The Stories Behind Forgotten Award Plaques

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Award PlaquesWhen I was little, perhaps around four or five, my uncle was the principal of the local elementary school. He used to take me there sometimes after school hours and let me explore, sharing with me the curious secrets of arts and sciences. To the little version of me, everything I laid my eyes on seemed so big, impressive and, simply put, magnificent.

It felt wonderful mainly because I knew I was too little to be in that building. It was like having a secret life. However, my favorite part of the whole school was the giant vitrine in the main hallway filled with an uncountable amount of plaques and awards. It always stood there waiting for me, glittering in the sunlit hallway it seemed to be a whole new universe. Every time I passed it, I promised myself I would be part of that universe one day.

Time went by, and as you can imagine, my fascination with glittery trophies somewhat subsided. It was pushed out by the little important things like friends, Instagram followers, career goals and binge watching Netflix. It was not until a few of years after I closed the door behind my studies that I remembered that hallway with all its shiny treasures.

I finally got what the rest of society referred to as a “decent job” in one of the marketing companies downtown. On my first day (and every day after that), everything went pretty well. Not amazing, not bad. The golden comfort-zone medium I cherished all my life. Then one day, when leaving work, I caught music resonating through the halls. When I asked my colleague, she said she heard there was a dance school on one of the lower floors and suggested we check it out.

Indeed, a couple of floors below, in the most boring-looking building on earth, was a dance school. As we came in, my eyes wandered to the award plaques hanging on the wall, glittering in the light once again. For a second, I was that little girl in the hallway of the elementary school pressing my face against the cold glass of the vitrine.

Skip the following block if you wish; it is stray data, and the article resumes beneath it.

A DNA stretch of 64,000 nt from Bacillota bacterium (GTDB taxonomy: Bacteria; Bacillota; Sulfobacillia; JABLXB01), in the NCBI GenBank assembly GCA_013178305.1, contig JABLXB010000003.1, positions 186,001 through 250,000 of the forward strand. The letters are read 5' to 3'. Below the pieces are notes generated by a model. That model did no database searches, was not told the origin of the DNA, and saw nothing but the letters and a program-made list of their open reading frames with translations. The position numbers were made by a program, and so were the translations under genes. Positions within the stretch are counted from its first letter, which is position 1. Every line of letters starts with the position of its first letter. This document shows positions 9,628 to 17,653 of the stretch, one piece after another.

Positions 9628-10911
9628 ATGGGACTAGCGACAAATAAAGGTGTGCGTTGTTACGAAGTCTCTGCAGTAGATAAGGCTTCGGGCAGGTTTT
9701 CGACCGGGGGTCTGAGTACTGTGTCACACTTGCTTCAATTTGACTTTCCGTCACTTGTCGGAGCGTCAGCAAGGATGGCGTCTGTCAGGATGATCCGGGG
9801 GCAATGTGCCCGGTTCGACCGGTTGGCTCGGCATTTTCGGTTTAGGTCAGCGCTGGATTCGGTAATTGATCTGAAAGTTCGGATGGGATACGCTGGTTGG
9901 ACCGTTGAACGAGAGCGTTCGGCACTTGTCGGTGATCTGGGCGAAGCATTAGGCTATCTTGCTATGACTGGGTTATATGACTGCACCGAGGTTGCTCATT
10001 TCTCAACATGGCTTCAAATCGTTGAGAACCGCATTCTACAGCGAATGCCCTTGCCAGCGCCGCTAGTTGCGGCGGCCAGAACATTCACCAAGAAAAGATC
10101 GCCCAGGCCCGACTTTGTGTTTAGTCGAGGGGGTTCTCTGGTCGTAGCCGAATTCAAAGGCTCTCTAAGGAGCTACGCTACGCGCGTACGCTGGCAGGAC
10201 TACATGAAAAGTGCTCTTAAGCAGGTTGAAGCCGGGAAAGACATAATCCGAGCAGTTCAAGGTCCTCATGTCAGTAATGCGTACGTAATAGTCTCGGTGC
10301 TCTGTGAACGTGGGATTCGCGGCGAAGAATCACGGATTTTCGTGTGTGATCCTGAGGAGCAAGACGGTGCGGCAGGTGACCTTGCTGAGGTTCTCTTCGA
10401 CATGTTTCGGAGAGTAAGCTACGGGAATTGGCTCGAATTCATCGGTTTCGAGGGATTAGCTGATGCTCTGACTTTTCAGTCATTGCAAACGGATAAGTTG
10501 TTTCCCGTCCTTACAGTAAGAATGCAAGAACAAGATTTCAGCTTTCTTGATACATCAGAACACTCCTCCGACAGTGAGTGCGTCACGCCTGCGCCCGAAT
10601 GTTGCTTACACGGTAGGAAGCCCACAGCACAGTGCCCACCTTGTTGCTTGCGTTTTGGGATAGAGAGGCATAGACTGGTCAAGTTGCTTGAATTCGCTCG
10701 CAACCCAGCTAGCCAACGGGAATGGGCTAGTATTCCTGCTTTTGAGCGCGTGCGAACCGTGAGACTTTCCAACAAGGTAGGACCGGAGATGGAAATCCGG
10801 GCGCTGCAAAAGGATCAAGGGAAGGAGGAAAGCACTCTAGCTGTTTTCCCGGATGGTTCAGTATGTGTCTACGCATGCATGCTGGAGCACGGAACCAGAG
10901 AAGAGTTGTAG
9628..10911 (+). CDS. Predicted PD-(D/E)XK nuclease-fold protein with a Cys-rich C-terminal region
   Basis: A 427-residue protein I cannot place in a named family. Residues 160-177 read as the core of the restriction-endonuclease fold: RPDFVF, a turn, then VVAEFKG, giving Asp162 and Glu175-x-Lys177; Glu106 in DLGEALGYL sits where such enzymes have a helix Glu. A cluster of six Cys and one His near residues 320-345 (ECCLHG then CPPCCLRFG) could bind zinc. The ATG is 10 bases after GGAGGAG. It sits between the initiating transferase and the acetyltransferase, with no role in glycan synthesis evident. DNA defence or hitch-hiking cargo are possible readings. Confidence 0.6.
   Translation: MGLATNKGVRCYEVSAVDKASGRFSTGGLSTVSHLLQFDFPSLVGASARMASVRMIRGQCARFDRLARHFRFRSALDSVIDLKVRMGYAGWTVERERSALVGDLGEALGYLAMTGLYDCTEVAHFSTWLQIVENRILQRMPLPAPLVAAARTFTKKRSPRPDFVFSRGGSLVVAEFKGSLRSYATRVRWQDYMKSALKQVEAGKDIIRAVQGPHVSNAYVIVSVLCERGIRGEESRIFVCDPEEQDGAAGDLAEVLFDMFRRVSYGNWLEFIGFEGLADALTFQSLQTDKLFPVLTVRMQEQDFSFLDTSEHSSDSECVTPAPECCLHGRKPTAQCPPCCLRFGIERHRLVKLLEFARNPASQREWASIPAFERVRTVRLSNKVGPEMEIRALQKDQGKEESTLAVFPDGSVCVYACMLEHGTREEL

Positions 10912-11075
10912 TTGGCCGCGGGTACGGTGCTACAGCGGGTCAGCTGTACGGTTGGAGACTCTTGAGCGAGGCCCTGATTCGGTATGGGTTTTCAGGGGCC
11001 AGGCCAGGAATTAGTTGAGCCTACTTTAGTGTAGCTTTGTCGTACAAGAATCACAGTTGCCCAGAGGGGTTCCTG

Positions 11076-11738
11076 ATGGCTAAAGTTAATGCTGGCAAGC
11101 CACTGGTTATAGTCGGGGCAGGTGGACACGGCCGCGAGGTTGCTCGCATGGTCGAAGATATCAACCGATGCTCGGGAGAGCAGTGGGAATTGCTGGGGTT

To be honest, I expected to see a bunch of old ladies doing some mambo. I could not have been more wrong. It was like dropping into another dimension. People of all ages and sizes were just buzzing away; even breathing seemed more energetic in that room. My colleague insisted we sign up. I resisted a little, but I caved eventually because deep inside I wanted to be part of that madness.

And madness it was. It started off with one hour of salsa a week. Then the music infected my laptop and my phone. One hour became two, tree, four until it just could not be called leisure’ activity. It became hard training because I gave it my all. The best part was I felt as if I was living a double life again, like that time, going to school after hours with my uncle. I did my job during the day, and at night I became a dancer. To be honest, I enjoyed this ‘superhero’ lifestyle; it was nowhere near my golden comfort-zone.

Again, day after day I passed by the wall covered in photo plaques until one day my “dance crew” made it on the wall too. We looked so happy on the picture mainly because victory tastes like rainbow more than Skittles ever will. However, when I looked at the plague. I remembered the hours of sweat and hard work, painful falls, formed the relationships… I saw the whole story that little plaque had to tell.

Published by Kidal Delonix (763 Posts)

Kidal Delonix is a contributor to Mr. Hoffman's blog. The views and opinions are entirely his/her own and may not reflect Mr Hoffman's views.

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